You may feel AI generated images are new, but they aren’t. The history of AI-generated art can be traced back to the early days of computer graphics. As far back as the 1960s, computers were used to create simple patterns and shapes. One such example is the “Matrix Multiplications,” portfolio created by a German mathematician and scientist Frieder Nake in 1967. It consisted of twelve images. Then came the next step, computer-aided design (CAD) using complex algorithms such as Aaron, created by artist Harold Cohen in 1973. We all know that at some point, advanced software such as Adobe’s Photoshop took over. How have AI tools become so good? There will be an inevitable debate about potential misuse of AI, even more so because of the ever-improving realism which AI now generates. It is only natural to wonder – how is AI able to create images with such a high level of visual authenticity? For text to image systems, an adversarial training process is the key. AI image generators work on similar lines as neural networks and use of data sets. Simply put, to generate images after you type in the query, there are two neural networks working together. They’re also called Generative Adversarial Networks (GANs). The first is a generator network, is used to create an image based on the text input by the user – such as the descriptor you’d input in Microsoft’s Bing Image Creator, Dall-E 2 or Midjourney, much like how you use a search engine. Behind the scenes, a second discriminator neural network analyses the created image, comparing them with a pre-learned database, to try and identify misrepresentation or inaccuracies. The challenge for the generator network therefore is to create realism, which the discriminator network subsequently cannot challenge or flag. This tussle for superiority between the two neural networks, is the reason why AI generated images look more realistic than ever before. Generator networks are improving their skills. Here is an example. To train the Stable Diffusion model, developers Stability AI deployed as many as 4,000 Nvidia A100 GPUs (or graphics processing units) and a variant of the LAION-5B dataset. The results are super-creative images of places, people, and cartoon characters. If you wish to merge another style to an existing image, the Neural Style Transfer (NST) algorithms can do that. They recreate an existing image merged with a new style. For instance, the prompt “Marilyn Monroe in style of The Weeping Woman by Pablo Picasso” gave us merged, albeit slightly different results on Dall-E and Microsoft Bing Image Creator despite the same underlying tech, though Adobe Firefly’s results were bravely experimental while some of Stable Diffusion’s generated images came very close to realism.
In The Latest Update To Midjourney’s Algorithms (it is Called V5.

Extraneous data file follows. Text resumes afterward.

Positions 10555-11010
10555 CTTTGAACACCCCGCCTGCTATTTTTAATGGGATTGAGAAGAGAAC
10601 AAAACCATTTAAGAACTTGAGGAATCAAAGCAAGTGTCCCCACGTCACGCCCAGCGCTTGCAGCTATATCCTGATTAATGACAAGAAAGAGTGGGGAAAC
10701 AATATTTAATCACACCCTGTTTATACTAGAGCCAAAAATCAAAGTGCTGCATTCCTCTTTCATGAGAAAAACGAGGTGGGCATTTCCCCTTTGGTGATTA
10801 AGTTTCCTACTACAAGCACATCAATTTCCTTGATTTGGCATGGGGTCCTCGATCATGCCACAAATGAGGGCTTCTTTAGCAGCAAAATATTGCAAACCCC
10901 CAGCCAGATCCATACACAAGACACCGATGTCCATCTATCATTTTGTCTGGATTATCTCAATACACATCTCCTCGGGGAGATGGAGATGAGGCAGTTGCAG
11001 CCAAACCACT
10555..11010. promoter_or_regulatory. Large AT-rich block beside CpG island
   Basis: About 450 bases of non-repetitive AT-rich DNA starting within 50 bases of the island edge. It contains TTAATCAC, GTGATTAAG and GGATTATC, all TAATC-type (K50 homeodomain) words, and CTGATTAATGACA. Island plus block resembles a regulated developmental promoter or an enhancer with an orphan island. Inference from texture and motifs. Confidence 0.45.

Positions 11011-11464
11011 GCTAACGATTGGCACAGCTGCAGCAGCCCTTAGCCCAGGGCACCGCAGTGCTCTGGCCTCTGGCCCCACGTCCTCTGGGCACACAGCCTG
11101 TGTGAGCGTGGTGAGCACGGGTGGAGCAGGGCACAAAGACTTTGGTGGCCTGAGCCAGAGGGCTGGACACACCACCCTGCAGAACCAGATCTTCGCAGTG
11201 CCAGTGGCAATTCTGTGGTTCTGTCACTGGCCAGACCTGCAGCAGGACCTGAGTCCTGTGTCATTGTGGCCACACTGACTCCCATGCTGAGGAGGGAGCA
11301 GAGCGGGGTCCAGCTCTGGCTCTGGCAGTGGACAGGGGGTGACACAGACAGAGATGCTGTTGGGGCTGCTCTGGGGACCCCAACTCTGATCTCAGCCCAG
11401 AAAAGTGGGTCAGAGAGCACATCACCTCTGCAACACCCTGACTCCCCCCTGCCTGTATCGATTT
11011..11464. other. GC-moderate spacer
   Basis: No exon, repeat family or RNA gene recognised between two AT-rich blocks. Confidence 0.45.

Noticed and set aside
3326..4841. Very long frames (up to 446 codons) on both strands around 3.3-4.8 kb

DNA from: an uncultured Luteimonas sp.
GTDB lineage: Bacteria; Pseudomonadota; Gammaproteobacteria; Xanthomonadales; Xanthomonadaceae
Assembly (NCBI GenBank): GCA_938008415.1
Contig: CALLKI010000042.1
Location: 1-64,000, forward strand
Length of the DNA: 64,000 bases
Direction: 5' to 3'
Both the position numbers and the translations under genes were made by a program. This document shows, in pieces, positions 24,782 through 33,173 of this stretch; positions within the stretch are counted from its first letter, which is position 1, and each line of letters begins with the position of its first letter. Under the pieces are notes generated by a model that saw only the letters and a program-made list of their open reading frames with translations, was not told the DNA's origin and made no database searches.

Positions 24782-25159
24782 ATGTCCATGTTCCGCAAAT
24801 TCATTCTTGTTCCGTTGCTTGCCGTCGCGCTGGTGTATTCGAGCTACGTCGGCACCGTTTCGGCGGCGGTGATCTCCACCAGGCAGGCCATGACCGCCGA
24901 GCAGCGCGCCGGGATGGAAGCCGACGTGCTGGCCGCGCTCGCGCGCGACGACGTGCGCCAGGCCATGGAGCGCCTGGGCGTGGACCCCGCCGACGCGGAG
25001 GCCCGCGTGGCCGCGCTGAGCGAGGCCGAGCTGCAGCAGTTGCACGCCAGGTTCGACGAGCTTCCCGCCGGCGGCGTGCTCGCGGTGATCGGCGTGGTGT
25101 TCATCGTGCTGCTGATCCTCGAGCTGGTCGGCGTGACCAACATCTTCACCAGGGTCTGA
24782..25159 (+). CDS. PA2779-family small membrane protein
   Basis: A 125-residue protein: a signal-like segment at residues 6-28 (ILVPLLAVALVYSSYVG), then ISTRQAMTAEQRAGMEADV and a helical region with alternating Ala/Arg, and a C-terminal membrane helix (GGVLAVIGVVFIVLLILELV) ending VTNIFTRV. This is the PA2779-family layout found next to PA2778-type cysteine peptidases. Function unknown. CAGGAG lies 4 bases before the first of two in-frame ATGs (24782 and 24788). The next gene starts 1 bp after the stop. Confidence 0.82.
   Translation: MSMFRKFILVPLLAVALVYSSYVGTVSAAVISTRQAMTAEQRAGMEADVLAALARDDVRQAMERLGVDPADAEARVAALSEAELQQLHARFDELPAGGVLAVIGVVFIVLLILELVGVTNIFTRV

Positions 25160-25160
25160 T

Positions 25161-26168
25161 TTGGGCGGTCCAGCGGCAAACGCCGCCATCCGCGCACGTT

1 image systems) includes enhanced coherence, sharper image quality and reduced text artifacts. OpenID is testing an experimental model for Dall-E2, with emphasis on photorealistic faces and sharper images. There’s more to come too, but it wasn’t easy to get here. You’ll get more perspective from the evolving milestones in the development of AI image generators, or GANs. In 2015, the release of Deep Convolutional Generative Adversarial Networks (DCGAN) for high-quality images of objects, animals, and people, showed the way. In 2018, tech company Nvidia introduced Stygian, a generational evolution of DCGAN with more realism and ability to distinguish age and gender. In 2020, OpenAI introduced GPT-3, which is a language model capable of generating text and images from textual prompts, allowing for the creation of highly detailed images based on natural language input. Then in 2021, Dall-E arrived on the scene, an AI model capable of generating highly detailed and creative images from text prompts. Modern AI image tools: Unique flavors, and strengths Since the generated images of Trump and Pope did rounds, Midjourney has halted free trials. David Hold, CEO and founder of Midjourney, referenced an “extraordinary demand and trial abuse” in a post on the Discord platform. Users often make multiple accounts to generate free images, taking advantage of a liberal trial policy. The basic plan is now priced at $10 per month (or around ₹820). Microsoft joined the AI battles with its free to use Bing Image Creator, which is based on OpenID’s Dall-E, an incredibly popular platform. OpenID in September last year pegged usage demographic at 1.5 million active users and more than 2 million generated images every day. No official numbers since, but they’d only have grown. Each of these tools and platforms have unique elements. Dall-E for instance, gives users control over lens and aperture settings, which have a huge bearing on how the final image looks. Midjourney is available via a Discord server. Bing Image Creator is embedded into the Bing chatbot. Nightscape and Photocomic let you choose a lot of art styles. There’s more to come: Your thoughts… Next stop, replicate your thoughts through images, generated by AI. Systems neuroscientists Yu Takagi and Shinji Nishimoto from Osaka University in Japan, say they have created a new A.I. model that can do just that. This model can capture neural activity with around 80% accuracy, and combines written as well as visual descriptions of images, for the A.I. process that’ll reproduce thoughts. The researchers have used the London-based Stability AI’s Stable Diffusion algorithm. A tool we know, is incredibly powerful with text to image AI.